Monday, March 20, 2017
I used to think tension and conflict were the same thing. I mean don't they go together?
Well, a lot of the time they do, but it's entirely possible to have one without the other. They often go hand-in-hand, but they aren't the same thing. Conflict doesn't necessarily equal tension, and tension doesn't equal conflict.
Lately I've been editing stories that seem to have so much conflict and no tension! I don't care about the conflicts. I don't care about the characters. Because there is no tension.
Tension isn't the conflict.
Monday, March 13, 2017
Writers get asked a lot of questions. They have an uncommon job and an uncommon pursuit. So I decided to go through some of the most frequently asked questions and provide some general answers, sprinkling some of my own answers in, too.
Where do you get your ideas?This is the most common question writers get asked, and often the answers aren't that amazing. Ideas come from everything--interesting facts, song lyrics, life experiences, people-watching, movies, other books. Sometimes I get ideas sitting in Sunday school class. I've gotten ideas listening to college lectures. A lot of the time I get them because I'm sitting down with a paper brainstorming; I force myself to come up with ideas. Some writers get them from dreams (I never have). Sometimes inspiration strikes out of the blue. Most of the time, for me, it comes because I'm working hard at coming up with them. A lot of times I think about what others have done in storytelling, and how I can twist or morph that in a way that's new or interesting or surprising. I might try to think of a way to top it.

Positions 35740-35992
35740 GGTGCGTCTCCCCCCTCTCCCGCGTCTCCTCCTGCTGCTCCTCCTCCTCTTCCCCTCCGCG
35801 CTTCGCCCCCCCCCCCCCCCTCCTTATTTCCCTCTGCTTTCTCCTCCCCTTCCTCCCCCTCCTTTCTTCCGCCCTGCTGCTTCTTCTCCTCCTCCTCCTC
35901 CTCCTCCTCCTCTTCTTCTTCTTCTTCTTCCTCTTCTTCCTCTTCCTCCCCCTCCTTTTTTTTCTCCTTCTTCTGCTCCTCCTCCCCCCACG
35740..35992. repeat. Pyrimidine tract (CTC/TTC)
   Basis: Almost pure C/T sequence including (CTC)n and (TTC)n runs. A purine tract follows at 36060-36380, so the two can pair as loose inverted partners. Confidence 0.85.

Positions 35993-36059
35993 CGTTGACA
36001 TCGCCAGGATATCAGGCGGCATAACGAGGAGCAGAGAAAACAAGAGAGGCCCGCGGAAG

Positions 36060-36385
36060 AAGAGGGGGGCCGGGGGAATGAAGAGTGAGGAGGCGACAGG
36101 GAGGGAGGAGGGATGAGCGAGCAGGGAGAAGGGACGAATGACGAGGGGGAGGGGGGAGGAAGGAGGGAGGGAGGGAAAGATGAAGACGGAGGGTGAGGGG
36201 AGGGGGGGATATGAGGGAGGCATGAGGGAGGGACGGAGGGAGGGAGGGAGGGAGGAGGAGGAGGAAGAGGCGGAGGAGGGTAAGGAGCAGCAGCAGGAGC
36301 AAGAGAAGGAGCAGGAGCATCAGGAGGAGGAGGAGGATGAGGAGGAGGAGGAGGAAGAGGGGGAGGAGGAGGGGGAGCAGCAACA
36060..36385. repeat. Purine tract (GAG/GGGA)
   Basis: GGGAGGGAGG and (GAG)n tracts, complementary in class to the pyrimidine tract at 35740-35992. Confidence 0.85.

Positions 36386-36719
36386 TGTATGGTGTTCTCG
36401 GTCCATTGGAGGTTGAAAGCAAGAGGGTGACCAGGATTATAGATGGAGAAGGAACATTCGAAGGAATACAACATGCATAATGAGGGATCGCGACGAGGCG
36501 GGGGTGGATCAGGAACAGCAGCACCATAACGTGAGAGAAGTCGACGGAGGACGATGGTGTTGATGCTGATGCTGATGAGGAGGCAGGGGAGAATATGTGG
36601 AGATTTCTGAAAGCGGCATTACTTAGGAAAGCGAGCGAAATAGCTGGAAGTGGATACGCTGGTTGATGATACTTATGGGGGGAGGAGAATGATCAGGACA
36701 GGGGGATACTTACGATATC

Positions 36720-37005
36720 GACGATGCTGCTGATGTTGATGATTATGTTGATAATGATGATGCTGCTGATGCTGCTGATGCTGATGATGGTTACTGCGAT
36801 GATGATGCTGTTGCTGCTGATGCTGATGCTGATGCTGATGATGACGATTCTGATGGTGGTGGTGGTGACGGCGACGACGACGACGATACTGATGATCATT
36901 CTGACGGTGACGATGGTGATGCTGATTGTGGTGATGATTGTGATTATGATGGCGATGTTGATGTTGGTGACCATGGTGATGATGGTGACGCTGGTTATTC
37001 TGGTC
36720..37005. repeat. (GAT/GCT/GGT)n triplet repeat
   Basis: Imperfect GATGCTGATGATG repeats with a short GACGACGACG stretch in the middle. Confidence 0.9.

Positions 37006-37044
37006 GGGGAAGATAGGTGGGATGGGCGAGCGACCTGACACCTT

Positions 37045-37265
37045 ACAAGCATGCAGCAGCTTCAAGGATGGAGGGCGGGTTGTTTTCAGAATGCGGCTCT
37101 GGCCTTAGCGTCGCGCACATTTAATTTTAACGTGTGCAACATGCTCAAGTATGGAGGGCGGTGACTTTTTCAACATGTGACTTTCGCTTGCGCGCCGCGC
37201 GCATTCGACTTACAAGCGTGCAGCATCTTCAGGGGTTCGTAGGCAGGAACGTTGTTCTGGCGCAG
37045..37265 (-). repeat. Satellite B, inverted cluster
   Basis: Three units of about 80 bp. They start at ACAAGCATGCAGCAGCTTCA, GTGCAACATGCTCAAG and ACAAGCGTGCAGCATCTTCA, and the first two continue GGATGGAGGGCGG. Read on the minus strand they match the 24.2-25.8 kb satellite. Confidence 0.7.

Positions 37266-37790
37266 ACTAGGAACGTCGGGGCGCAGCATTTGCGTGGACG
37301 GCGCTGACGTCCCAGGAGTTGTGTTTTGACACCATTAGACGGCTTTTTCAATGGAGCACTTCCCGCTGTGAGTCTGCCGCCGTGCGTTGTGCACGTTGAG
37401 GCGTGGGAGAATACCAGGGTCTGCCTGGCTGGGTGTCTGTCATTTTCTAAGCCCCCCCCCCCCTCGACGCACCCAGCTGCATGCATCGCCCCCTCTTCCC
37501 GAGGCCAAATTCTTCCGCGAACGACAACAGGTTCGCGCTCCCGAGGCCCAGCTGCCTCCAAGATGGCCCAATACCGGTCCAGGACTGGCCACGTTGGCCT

Askers will almost always get a more interesting answer if they are a bit more specific, "Where did the idea for this book come from?" "How did you come up with this character?" "Such-and-such was my favorite part, how did you come up with the idea for that?"
Specific aspects are pretty interesting, but talking about ideas in general can be rather vague.
Monday, March 6, 2017
The path to being an exceptional writer is long. The road is marked with goatheads and brambles, and other times there are small stretches of gold bricks. The long road is not necessarily measured in time, but it can be. It can be time. It can be effort. It can be in written words.
But in the end, it's a long road.
Lately I've been thinking of that long road. It's difficult to move from a beginning writer to a good writer, but the work is even greater and harder to move from a good writer to an exceptional one. It can take blood, sweat, tears, and more than that.
I do a lot of editing, and in the process, I find myself reflecting on the magnitude of such a feat. . . . so many writers who have worked hard to get where they are, and they still have a long way to go. I've edited manuscripts from military professionals, people who work for NASA, university professors, and employees in Hollywood, and do you want to know a secret?
We all start at the beginning.